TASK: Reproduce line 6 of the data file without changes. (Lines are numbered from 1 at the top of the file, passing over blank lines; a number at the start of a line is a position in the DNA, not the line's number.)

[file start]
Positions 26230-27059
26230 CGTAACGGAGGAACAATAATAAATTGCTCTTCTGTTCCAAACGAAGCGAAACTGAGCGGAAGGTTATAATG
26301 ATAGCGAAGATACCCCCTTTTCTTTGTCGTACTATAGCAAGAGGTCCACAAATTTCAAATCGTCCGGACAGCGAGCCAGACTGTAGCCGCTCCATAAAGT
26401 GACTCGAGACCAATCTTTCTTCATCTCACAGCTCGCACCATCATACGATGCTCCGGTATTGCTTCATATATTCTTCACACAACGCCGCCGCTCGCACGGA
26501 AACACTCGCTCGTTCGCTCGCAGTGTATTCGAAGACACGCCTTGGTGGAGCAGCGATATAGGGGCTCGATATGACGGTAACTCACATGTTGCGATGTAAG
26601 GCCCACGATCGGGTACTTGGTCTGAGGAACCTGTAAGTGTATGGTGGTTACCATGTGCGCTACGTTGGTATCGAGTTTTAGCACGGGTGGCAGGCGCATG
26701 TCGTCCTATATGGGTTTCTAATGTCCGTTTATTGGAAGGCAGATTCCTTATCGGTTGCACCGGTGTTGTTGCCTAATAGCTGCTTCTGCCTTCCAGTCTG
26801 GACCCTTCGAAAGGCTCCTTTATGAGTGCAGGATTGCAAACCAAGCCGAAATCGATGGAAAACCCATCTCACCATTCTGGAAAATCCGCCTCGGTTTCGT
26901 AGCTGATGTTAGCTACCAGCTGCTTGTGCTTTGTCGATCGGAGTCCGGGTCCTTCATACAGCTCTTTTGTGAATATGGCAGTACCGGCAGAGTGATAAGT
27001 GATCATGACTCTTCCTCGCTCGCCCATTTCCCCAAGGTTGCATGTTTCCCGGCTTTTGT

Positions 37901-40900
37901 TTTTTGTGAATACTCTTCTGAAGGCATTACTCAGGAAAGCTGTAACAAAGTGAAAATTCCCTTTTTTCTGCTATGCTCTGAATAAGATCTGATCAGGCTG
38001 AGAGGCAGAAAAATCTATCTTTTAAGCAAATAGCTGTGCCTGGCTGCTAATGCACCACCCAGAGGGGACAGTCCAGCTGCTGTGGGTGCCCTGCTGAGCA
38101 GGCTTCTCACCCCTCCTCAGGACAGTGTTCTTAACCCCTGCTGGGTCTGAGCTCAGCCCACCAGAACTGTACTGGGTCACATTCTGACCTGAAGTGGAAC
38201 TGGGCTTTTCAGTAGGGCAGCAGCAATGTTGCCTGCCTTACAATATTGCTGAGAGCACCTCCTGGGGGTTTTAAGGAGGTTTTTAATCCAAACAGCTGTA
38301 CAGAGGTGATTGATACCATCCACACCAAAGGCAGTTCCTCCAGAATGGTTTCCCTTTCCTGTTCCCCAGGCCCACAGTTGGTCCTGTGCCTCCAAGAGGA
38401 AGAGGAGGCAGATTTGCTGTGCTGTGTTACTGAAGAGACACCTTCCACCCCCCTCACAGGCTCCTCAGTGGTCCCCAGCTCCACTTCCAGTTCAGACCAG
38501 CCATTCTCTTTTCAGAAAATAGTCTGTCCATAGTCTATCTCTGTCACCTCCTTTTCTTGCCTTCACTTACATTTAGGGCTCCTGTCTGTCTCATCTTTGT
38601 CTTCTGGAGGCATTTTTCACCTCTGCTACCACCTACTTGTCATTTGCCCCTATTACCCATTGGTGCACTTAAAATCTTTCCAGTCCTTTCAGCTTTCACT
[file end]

26601 GCCCACGATCGGGTACTTGGTCTGAGGAACCTGTAAGTGTATGGTGGTTACCATGTGCGCTACGTTGGTATCGAGTTTTAGCACGGGTGGCAGGCGCATG